The MoMA gallery talk study set out to explore whether gallery talks led to a greater understanding of art and how this might be related to the visitors' Stage of Aesthetic Development. To this purpose, Yenawine and Housen recruited a group of 22 adults and first conducted an Aesthetic Development Interview with them to determine their Stage of Aesthetic Development. The participants then took part in a gallery talk on abstract and expressionist art, delivered by an experienced and engaging MoMA guide. Afterwards, participants were asked to recall what they remembered from the gallery talk. What emerged was that what people reported back was coloured and filtered by their Stage of Aesthetic Development. Beginner viewers (stage I & II) would frame the galley talk in their personal world view, norms & values and everything that fell outside this construct would be dismissed. What these outcomes showed, was that beginner viewers couldn't accommodate factual information yet in the analytical way stage III viewers and upwards could. Gallery talks with early stage viewers did not lead to a greater understanding of art that was not familiar or liked. Given Housen's earlier findings that most museum visitors are beginner viewers, the study's outcomes made Yenawine realise that the museum's much appreciated gallery talks were actually not the most helpful educational tool to the bulk of visitors. What these visitors needed more was a guiding framework that would assist them with looking at and making sense of art, which led Yenawine and Housen to develop the Visual Thinking Strategies (VTS) method.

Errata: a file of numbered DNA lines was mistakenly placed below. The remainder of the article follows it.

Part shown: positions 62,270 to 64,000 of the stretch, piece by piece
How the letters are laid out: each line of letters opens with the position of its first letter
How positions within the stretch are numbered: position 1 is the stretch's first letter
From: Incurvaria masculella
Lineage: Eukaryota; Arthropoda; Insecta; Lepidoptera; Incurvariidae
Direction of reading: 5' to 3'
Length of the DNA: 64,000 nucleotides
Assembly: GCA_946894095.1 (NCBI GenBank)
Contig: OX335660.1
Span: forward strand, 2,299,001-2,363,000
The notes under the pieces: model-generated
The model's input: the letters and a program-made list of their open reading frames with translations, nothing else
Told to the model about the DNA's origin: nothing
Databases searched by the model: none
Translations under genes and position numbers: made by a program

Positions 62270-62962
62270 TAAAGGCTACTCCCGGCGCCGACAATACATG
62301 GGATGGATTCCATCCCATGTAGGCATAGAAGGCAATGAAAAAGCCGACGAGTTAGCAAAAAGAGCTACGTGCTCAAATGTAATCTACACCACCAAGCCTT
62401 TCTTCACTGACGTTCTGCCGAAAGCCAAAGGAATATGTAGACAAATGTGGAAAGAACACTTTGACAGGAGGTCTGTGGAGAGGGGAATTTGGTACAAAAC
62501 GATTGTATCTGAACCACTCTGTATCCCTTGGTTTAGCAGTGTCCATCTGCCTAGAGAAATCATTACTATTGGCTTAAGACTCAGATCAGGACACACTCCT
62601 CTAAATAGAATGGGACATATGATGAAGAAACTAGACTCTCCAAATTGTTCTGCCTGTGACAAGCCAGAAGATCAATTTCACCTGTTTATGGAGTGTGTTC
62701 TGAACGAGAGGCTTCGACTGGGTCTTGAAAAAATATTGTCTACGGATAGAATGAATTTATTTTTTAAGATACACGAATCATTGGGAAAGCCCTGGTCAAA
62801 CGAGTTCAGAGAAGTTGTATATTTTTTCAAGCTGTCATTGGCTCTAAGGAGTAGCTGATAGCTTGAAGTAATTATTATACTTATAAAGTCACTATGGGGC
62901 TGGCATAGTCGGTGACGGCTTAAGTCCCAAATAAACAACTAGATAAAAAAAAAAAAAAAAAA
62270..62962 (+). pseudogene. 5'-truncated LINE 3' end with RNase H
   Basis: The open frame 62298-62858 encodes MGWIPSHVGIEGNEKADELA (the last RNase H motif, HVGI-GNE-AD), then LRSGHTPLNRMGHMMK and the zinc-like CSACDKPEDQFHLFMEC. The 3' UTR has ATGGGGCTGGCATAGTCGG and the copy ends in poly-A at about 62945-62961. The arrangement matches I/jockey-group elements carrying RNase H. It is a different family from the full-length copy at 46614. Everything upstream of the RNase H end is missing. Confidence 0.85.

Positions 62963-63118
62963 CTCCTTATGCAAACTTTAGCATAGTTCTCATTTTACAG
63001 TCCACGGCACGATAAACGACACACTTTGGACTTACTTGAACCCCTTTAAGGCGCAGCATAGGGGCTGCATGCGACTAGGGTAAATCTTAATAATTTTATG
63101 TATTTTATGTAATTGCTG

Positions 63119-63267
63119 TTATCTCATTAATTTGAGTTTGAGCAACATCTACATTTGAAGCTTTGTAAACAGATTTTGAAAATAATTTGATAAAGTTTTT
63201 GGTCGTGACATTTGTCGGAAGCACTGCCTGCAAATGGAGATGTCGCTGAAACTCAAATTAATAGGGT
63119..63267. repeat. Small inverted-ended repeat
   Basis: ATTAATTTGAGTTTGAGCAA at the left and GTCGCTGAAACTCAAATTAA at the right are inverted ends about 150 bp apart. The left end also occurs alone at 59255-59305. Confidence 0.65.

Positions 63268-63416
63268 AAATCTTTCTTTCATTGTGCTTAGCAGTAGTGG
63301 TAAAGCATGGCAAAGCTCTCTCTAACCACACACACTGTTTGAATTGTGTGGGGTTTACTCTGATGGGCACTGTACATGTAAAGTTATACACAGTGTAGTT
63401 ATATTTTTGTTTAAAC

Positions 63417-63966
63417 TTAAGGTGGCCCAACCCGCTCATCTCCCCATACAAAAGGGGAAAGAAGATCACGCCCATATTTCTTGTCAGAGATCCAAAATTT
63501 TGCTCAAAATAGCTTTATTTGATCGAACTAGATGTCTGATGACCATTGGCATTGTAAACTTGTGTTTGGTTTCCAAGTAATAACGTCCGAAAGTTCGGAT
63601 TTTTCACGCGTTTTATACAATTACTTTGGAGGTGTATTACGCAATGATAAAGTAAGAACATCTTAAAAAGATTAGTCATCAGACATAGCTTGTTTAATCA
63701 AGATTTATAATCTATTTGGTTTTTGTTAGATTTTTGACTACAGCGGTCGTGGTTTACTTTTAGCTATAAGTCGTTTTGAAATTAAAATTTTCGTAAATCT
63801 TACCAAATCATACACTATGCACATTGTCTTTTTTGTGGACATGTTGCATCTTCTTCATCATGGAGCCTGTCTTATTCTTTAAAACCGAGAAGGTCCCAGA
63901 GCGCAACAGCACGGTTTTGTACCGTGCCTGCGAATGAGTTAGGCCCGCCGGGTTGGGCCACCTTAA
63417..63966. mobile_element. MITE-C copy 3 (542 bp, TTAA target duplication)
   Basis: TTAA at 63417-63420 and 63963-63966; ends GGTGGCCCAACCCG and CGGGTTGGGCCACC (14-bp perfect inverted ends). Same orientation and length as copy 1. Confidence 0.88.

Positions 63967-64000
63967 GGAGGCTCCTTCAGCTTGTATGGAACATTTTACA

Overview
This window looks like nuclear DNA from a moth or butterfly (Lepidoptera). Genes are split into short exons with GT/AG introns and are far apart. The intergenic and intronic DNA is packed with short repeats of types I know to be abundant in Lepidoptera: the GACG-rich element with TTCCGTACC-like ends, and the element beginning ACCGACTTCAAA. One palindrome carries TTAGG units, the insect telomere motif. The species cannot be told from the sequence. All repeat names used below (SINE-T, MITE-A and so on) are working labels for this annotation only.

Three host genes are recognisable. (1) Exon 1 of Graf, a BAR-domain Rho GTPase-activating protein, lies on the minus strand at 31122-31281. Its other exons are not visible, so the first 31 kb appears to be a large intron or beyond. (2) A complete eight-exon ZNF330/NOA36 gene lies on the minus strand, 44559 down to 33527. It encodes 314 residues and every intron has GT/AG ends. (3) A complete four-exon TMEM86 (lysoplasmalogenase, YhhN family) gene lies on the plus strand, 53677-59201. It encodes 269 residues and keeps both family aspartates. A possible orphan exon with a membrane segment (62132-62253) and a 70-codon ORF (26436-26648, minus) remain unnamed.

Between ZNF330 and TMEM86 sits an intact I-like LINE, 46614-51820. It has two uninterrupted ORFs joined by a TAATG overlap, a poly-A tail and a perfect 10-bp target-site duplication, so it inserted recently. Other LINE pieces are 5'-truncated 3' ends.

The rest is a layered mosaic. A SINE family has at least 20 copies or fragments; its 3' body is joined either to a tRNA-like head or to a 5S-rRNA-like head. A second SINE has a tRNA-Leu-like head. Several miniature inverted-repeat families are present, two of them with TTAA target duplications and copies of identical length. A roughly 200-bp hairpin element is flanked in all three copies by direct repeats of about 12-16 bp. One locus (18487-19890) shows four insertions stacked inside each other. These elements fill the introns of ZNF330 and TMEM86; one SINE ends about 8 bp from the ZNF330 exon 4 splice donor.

How does vTS work?
The Thinking Eye works with Visual Thinking Strategies (VTS) as a method to both study and develop visual thinking skills. Facilitated VTS discussions about visual works of art or complex imagery ideally take place in a group and are always structured by the same basic 3 questions:
What’s going on in this ...(picture/sculpture/installation/situation/etc)?
What do you see that makes you say that?
What more can we find?
The role of the facilitator is not to provide information that satisfies these questions, but to guide people through a process of curious exploration, critical reflection and collective meaning making. The consistency in discussion technique provides a structural thinking strategy that people can internalise over time so that they become able to independently and critically guide their visual meaning making. VTS discussions are most effective when the facilitator tailors the visual artworks to the specific interests and developmental level of the audience. As described by Housen’s 5 stages of Aesthetic Development, early stage visual thinkers tend to make little distinction between personal perceptions and what they consider to be objective truths. Observations will be communicated matter of factly, without any critical reflection or additional explanation as it is assumed the perception is objectively true. In this process of actively constructing an understanding of what is being observed, learning is aided by skillful guidance of the facilitator and alternative views of group members.
An extensive body of research, conducted over the past decades has demonstrated that VTS is a highly effective teaching tool to develop observation, critical & creative thinking as well as communication skills. VTS has shown to be of great value to not only museums but the entire spectrum of public education, because of its ability to adapt to the developmental level and personal interest of the specific audience. An added benefit is that VTS discussions can be successfully led by facilitators without any formal art training. In addition to leading museums, the VTS method is now internationally used in primary & higher education, professional development programmes, medical schools -including Harvard- as well in rehabilitation programmes for people with acquired brain trauma.
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Janneke van Leeuwen Founder The Thinking Eye